A team of DAV service officers come together to assist Korean War Army veteran increase VA rating
The bitter, relentless Korean winter of 1951 never left Army veteran Robert Willett. In the nearly seven decades since returning home from the Korean War, he has continued to live with nerve damage from his wartime frostbite and hearing loss due to proximity to the thundering booms of 155 mm artillery cannons.
After facing combat on the shores of the peninsula at the end of January, he was part of an advanced group of soldiers heading north to scout a location for a headquarters. By the time they began their trek from the coastal city of Pusan, much of the country’s infrastructure had been destroyed, obstructed or otherwise impassable.
“There were no roads or bridges. They were all gone,” said Willett. “If you were crossing a river, you got wet one way or the other, and there was no real place to dry out at night.”
After negotiating piercingly cold waters, frostbite took hold of his toes and feet.
“I couldn’t feel anything there,” he added. “It was enough to knock me out for a while.”
Willett’s tour in Korea wasn’t the first time he had worn an Army uniform. While enrolled in college in his home state of Illinois, he and a friend enlisted in the summer of 1944 to serve in World War II, and at age 18, he was selected to attend officer candidate school.
Instructors told Willett they were beefing up officer ranks in preparation to invade the Japanese mainland. However, rumors of the war’s end began to swirl, and within a few weeks, the U.S. was celebrating victory over Japan.
“I was 18 years old, and they were going to let me take 44 guys into combat,” he said. “In retrospect, I thought that was probably not the best idea the Army had.”
Candidates were offered a choice: serve two years after completing officer training or serve one year as an enlisted soldier, said Willett. He opted to take the latter, serving in postwar France, where he and six other soldiers guarded a chemical weapons depot and German prisoners of war.
When he returned home, Willett went to college but remained in the Army Reserve after learning soldiers received $18 for drill weekends. He was just one course short of earning a college degree when he was activated to support the Korean War in 1950 and assigned to an artillery unit. In Korea, his primary duty was running communication wire to forward observers close to the front lines and subordinate battalions.
Willett received service connection for his cold-weather injuries in 2004, but other ailments had gone unchecked for decades. This year, he reached out to DAV hoping to increase his Department of Veterans Affairs disability rating.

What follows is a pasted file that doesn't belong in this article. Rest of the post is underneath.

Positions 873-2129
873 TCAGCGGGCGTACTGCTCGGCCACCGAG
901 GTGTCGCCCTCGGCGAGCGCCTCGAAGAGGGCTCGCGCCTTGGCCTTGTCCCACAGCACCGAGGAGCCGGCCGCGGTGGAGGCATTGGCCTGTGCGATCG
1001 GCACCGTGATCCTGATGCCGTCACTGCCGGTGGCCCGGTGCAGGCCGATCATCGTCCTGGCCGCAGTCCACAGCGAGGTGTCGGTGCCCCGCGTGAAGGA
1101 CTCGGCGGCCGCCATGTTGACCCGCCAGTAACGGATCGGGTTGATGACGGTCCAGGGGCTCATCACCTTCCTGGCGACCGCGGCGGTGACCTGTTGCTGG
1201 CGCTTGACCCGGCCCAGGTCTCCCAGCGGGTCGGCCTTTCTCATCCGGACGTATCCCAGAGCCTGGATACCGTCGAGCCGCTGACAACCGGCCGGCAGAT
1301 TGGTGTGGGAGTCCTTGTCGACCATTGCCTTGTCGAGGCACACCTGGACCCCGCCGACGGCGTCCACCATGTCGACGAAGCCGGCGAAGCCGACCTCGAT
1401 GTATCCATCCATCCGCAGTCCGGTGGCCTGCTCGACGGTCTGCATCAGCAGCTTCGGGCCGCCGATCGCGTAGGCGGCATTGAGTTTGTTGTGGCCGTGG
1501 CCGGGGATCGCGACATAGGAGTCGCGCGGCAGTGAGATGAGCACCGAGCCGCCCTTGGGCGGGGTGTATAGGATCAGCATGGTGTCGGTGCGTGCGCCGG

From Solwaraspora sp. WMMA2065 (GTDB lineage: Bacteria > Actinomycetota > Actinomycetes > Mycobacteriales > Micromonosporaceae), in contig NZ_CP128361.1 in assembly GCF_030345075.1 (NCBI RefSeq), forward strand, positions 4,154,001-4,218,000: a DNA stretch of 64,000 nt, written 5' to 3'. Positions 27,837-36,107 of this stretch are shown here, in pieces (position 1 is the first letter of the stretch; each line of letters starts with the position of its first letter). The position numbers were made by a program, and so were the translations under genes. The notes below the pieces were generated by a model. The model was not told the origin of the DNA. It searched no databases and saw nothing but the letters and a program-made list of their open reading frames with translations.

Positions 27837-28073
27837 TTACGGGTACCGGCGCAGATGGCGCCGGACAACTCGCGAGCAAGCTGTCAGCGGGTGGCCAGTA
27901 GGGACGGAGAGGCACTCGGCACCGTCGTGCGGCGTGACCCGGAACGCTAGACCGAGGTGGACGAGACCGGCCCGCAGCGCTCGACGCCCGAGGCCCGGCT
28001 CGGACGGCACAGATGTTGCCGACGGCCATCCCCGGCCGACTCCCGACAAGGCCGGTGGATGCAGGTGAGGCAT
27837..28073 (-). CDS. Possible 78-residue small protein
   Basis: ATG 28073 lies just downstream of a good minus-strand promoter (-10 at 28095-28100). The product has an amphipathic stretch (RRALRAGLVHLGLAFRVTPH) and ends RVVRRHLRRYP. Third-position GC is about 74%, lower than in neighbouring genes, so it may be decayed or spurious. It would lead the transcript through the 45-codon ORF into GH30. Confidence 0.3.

Liza Perez and Jackie Graham, both DAV service officers in Bay Pines, Fla., submitted his claims for hearing loss and ringing in his ears, both of which were approved this past spring.
“Jackie was looking to make sure I got all of the benefits I’m entitled to,” added Willett. “She was a jewel.”
But the VA overlooked one claim that would push his overall rating even higher.
“Somehow, the VA missed the Individual Unemployability,” Graham said. “We reviewed his case and concluded that was a mistake.”
As the coronavirus outbreak intensified in the United States, much of daily life began to slow or, in some cases, grind to a halt. In May, Willett reached out to DAV via a temporary new hotline set up in the wake of the pandemic so that veterans can speak directly to service officers regarding claims assistance.
Michael Rhilinger, a DAV benefits advocate in Boston, picked up the line and was able to get Willett’s claim across the finish line.
“The fact that we’re working from home and DAV implemented the phone system, I was lucky enough to be next in the rotation when Mr. Willett called,” said Rhilinger. “After speaking to him, I put in a claim for individual unemployability and reached out to the VA to expedite it.”
In a matter of days, Willett received the Individual Unemployability benefit he’d earned. Rhilinger credits the lightning-fast approval to the fantastic working relationship between the VA and DAV.
The rating increase helped ease some financial pressure, and Willett—who has authored six books—wrote to his local newspaper in May praising DAV’s efforts.
“I have recently been helped by Disabled American Veterans (DAV) through several of the service offices, and the results have been remarkable,” he wrote in his letter to the editor published in Florida Today. “I know other veterans’ organizations have similar service officers available, but I have to take my hat off to those at DAV.”